While doing my daily cover-to-cover reading of the Bible recently, I reached Jeremiah 41-45. [By the way, this is my second round of reading this year, using different Bible versions – something you might try also, if you are not already doing it.] I was deeply struck by the mindless rebelliousness of the Jews who heard the prophet Jeremiah’s God-sent warning message to them.
How could they have not believed the prophet’s warning against them taking refuge in Egypt from the Babylonian king Nebuchadnezzar’s impending destruction of Jerusalem? Why did they insist on going to Egypt anyway – to their own doom? Why did they refuse to stay put in Jerusalem, and they would have remained untouched by the king there, as Jeremiah had assured?
This got me to thinking about this quirk of the human heart and attitude. Let me unpack it here; hopefully we can learn some lessons to help us chart a brighter course for our lives.
What makes the decision of this group of Jews ironic is that they had told Jeremiah that, yes, they were going to do as he had declared to them. But some rogue ringleaders among them persuaded them from their original decision and led them to disobey Jeremiah’s warning. Thus they all fled to Egypt. But there Nebuchadnezzar caught up with them and devastated them along with Egypt. Only a small remnant survived among the Jews along with Jeremiah.
We see this pattern in the actions of the children of Israel and of Judah.
After Moses had given God’s commandments to the children of Israel, and the people entered into a covenant with their God at Sinai, they said they were going to keep their part of the covenant (Exodus 24:3-8).
But not too long after this, the people of Israel forgot their promise to their God. Exodus 32 chronicles the infamous “golden calf” incident involving no less than their high priest Aaron, Moses’ elder brother. Notice how some rogues also incited the people to commit their blatant idolatry.
All through the history of the nation Israel, we find the people to have been hard-headed and hard-hearted in their disobedience to their God. God called them a “stiff-necked” people (Exodus 32:9;33:3, 5; 34:9; Deuteronomy 9:6, 213; 10:16; 2 Chronicles 30:8). The first Christian martyr Stephen echoed this in his condemnation of the Jews who – until then – refused to listen to his God’s Spirit-inspired testimony (Acts 7:51).
For physical stiff-neck woes there are a number of remedies that therapists can apply. But for spiritual stiff-neck, what’s the remedy?
A stiff-necked attitude stems from a hard heart – the inner soul and spirit of man, Jeremiah 17:9 gives this “diagnosis”: “The heart [of man] is deceitful above all things, and desperately wicked; who can know it?” [See: Is There Ever Any Good in Man? and A Law-abiding Universe – But Man!]
One who truly yearns for the remedy for spiritual stiff-neckedness will thus need to seek a change of heart.
But how? Jeremiah 10:23 asserts that “…the way of man is not in himself, it is not in man who walks to direct his own steps.”
The “man after God’s own heart” David (1 Samuel 2:23; Acts 13:22) prayed, in deep repentance for his double sin of adultery and murder, to “Create in me a clean heart, O God, and renew a steadfast spirit within me” (Psalm 51:10).
A contemporary praise or prayer song asks:
Change my heart, O God;
Make it ever true.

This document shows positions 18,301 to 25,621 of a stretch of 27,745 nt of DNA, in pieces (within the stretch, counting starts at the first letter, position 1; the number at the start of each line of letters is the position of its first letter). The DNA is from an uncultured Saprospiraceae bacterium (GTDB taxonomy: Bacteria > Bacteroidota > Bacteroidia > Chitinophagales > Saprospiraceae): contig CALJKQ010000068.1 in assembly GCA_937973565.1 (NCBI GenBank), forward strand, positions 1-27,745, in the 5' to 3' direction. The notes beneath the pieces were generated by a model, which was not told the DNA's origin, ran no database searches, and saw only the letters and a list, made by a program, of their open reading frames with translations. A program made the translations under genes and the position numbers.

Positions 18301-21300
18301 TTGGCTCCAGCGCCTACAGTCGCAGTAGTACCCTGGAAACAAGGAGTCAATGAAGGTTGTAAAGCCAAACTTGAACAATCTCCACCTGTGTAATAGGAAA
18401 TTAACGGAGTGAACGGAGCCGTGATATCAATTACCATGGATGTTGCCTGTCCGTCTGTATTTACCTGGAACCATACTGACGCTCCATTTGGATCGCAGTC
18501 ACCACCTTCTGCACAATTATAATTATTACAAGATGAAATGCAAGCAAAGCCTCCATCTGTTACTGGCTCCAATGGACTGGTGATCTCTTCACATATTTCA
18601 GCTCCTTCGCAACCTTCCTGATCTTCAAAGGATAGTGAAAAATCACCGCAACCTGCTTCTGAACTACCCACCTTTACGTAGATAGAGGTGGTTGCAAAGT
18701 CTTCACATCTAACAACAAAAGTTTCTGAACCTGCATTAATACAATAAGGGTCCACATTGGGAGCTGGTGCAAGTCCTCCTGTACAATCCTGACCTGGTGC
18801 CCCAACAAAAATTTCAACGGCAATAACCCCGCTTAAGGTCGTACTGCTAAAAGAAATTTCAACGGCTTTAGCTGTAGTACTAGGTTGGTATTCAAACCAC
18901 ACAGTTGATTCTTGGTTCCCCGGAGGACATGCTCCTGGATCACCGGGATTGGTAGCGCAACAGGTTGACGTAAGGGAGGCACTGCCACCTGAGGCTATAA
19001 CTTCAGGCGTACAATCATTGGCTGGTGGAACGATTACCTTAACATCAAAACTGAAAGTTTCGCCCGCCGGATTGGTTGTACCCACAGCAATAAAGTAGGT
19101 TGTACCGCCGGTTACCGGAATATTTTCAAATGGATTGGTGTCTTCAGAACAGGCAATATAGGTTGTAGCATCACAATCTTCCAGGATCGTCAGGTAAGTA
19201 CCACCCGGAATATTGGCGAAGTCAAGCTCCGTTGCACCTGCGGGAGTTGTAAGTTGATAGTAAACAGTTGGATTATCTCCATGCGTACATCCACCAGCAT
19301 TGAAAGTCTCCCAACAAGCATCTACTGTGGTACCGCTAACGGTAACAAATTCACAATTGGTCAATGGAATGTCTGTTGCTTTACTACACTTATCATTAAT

Change my heart, O God;
Make me more like You!
You are the Potter;
I am the clay.
Mold me and make me,
This is what I pray.
No less than a spiritual heart “transplant” is needed in the case of a stiff or hard heart!
God promised to stiff-necked Israel that one day that “I will give you a new heart and put a new spirit within you; I will take the heart of stone out of your flesh and give you a heart of flesh [a soft, yielded and submissive heart]. I will put My Spirit within you and cause you to walk in My statutes, and you will keep My judgments and do them” (Ezekiel 36:26-27).
God’s Spirit essential
God’s Spirit will help us understand both the “goodness and severity” of God (Romans 11:22). God’s righteousness calls for severe punishment for sin not repented of (Romans 2:5-9). Revelation 21:8 shows how God will vent His wrath on such sinners. This should lead a person who values his life and eternity to a healthy fear of God. And we can ask God to put such fear in our heart (Psalm 86:11; Jeremiah 32:39-40). [See: Can We Fear and Love God at the Same Time?]
Isaiah 66:2 promises, “But on this one I will look [regard]: on him who is poor [lowly, humble] and of a contrite [repentant, sorrowful] heart, and who trembles at My word.”
Such fear should cause one to think twice or more about transgressing any of God’s laws, which is what sinning is. Sin is an affront to God’s very character and purposes as revealed in God’s law and word. If we truly love God we will obey His law (John 14:15, 21; 1 John 5:2).
Like soft clay rid of hard lumps, we should be yielded and pliable to the molding in the hands of our great Master Potter. [See: https:www.herbert-armstrong,org, click ENTER HERE, select “Good News (1951-1989),” click 1980-1989, and scroll down to the issue of Oct-Nov 1980, for the article titled “Lessons From the Master Potter.”]
An old hymn prayerfully asks:
Have Thine own way, Lord,
Have Thine own way.
Thou art the Potter,
I am the clay.
Mould me and make me after Thy will.
Here I am waiting, yielded and still.
Moses told the people of Israel while the armies of Egypt’s Pharaoh were hotly pursuing them: Do not be afraid. Stand still. And see the salvation of the LORD. Which He will accomplish for you today….The LORD will fight for you, and you shall hold your peace” (Exodus 14:13-14). Amen!
Pedro R. Meléndez, Jr.